KDE Software Compilation 4.14
Wednesday, 20 August 2014
This release is dedicated to Volker Lanz, a long time KDE member who passed away last April. Volker was the author and maintainer of KDE Partition Manager, and a regular IRC participant (Torch) providing user support and being active in the KDE Community.
The KDE Community announces the latest major updates to KDE Applications delivering primarily improvements and bugfixes. Plasma Workspaces and the KDE Development Platform are frozen and receiving only long term support; those teams are focused on the transition to Plasma 5 and Frameworks 5.
In the past, KDE has jointly released the three major divisions of KDE software—Plasma Workspaces, KDE Development Platform and KDE Applications. The KDE Development Platform has been reworked into KDE Frameworks. The monolithic libraries that comprise the Development Platform are now independent, cross platform modules (KDE Frameworks 5) that are available to all Qt developers. Plasma Workspaces has been moved to a new technology foundation based on Qt5 and KDE Frameworks 5. With the 3 major KDE software components moving at different paces, their release schedules are now separated. For the most part, 4.14 involves KDE Applications.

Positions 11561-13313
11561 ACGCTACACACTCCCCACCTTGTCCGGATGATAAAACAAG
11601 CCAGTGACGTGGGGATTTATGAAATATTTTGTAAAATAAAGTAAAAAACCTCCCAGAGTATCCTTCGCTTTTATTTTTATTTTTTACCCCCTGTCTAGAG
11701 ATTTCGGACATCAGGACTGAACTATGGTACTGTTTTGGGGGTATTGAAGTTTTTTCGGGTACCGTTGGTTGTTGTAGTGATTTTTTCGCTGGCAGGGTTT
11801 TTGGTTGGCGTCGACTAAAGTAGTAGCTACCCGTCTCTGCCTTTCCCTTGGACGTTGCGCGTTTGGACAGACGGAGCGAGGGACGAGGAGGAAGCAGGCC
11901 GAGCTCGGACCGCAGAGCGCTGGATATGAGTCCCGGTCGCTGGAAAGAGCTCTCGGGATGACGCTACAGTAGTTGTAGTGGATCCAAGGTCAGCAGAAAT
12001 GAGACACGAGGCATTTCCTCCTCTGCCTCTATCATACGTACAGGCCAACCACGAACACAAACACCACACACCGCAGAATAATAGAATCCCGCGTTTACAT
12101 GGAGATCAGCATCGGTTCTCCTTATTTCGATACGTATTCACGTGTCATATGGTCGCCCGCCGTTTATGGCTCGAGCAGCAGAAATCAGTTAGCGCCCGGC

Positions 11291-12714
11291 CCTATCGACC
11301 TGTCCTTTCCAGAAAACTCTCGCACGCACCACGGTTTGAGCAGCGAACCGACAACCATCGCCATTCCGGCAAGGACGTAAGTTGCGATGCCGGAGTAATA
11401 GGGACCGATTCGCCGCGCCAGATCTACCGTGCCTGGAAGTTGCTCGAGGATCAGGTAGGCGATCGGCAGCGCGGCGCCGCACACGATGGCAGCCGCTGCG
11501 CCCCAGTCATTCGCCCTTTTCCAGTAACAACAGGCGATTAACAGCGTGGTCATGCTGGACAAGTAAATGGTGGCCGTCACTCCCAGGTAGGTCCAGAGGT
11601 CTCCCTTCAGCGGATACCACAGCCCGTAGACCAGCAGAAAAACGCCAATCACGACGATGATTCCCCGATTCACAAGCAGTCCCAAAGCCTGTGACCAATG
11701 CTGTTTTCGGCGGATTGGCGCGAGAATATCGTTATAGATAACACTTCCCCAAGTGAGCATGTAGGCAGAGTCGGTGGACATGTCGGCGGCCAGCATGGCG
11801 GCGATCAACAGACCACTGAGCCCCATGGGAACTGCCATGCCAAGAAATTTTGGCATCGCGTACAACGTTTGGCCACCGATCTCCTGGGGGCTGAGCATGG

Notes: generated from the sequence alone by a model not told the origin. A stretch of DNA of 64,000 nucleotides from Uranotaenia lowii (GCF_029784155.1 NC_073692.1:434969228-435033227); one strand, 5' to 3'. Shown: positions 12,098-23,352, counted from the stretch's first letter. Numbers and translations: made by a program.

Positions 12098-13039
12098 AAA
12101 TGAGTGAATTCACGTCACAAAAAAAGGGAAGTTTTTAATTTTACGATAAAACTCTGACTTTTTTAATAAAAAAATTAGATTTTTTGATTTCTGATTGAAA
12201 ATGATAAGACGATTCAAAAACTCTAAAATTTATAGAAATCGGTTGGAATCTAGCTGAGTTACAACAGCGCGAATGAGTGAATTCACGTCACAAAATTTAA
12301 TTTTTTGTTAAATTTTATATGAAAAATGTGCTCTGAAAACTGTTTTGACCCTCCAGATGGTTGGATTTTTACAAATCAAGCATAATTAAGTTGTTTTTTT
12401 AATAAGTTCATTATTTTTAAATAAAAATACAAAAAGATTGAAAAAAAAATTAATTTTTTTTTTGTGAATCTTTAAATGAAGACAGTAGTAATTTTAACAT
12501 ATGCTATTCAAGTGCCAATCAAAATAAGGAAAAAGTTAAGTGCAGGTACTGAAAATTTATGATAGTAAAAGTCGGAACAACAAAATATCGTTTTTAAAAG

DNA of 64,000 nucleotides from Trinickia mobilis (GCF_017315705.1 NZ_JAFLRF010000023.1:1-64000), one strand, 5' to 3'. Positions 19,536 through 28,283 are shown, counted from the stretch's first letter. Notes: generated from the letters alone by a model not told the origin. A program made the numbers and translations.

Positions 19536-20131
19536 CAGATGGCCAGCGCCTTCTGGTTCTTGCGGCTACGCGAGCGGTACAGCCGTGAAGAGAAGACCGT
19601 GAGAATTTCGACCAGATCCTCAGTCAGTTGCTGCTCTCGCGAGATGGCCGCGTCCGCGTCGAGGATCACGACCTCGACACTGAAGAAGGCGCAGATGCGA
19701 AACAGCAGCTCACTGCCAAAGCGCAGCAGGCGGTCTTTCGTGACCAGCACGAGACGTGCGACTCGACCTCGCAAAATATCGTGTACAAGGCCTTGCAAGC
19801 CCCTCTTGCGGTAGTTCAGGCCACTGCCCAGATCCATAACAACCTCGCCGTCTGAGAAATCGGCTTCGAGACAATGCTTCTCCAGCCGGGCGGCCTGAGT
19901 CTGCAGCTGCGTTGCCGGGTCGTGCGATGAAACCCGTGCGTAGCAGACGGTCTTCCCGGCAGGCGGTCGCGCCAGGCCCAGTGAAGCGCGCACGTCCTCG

Development Platform/KDE Frameworks 5
The modular Frameworks structure will have widespread benefits for KDE software. In addition, Frameworks is a substantial contribution to the Qt ecosystem by making KDE technology available to all Qt developers. Inqlude, the Qt library archive simplifies the search for Qt libraries, while the alpha release of the Inqlude tool offers a command line interface for accessing Inqlude.